We spent a couple of days together in England, and then my parents and I rushed home to say goodbye. My mother was able to hold her own mother’s hand, in her final days. She was able to have a presence there too, in another place where she so desperately needed to be.

This post was originally published on Her View From Home.

The white response to #blacklivesmatter is #alllivesmatter. Well, that's easy to say when you're white. Because you've been made to feel like you matter your entire life.The older I get, the more I see what is painfully obvious: Our nation remains burdened by the plague of racism. And yet, while I find this fact to be indisputable, so many disagree. For every fellow American who nods along with me and laments our pathetic state of racial disparities, there seem to be more who say otherwise. They are the white Americans who are “tired of hearing about it” because “slavery was hundreds of years ago” and “not their fault,” so everyone should “get over it.” They complain about Affirmative Action and the NAACP and Black History Month because “Enough already! What more do these people want?”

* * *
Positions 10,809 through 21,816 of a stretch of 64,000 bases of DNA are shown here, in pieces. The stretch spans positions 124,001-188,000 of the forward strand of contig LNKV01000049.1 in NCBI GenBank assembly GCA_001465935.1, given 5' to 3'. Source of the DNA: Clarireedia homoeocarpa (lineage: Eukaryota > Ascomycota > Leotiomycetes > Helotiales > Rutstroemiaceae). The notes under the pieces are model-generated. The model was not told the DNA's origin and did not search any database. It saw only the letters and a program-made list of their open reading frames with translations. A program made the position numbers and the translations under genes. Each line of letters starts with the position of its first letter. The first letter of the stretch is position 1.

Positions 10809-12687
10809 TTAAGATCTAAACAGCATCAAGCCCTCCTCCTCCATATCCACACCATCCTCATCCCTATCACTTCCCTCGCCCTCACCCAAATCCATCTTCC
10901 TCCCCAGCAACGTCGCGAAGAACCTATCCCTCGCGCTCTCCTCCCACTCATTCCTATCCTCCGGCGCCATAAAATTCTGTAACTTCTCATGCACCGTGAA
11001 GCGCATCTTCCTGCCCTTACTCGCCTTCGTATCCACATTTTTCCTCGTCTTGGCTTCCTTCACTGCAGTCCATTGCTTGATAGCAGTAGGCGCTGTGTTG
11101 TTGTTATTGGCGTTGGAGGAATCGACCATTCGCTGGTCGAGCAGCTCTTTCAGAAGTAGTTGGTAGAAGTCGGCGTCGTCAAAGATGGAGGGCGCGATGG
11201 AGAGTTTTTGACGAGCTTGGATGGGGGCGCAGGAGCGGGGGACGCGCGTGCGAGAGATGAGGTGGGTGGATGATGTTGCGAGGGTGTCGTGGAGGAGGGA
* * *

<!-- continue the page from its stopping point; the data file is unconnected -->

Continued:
Now we have #blacklivesmatter as the recent movement among the black community. And the white world is more annoyed than ever. Because #alllivesmatter, right? Well, obviously. But therein lies the point. If you are white, your life already DOES matter. I am white. My life already matters to the world. My children’s lives matter. Can a black person say that and believe it?

Laci Peterson. JonBenet Ramsey. Madeleine McCann. Jaycee Dugard. Elizabeth Smart. What do these names have in common? They are names of white girls and women who have gone missing, some never found. Do you know of any black girls Continue Reading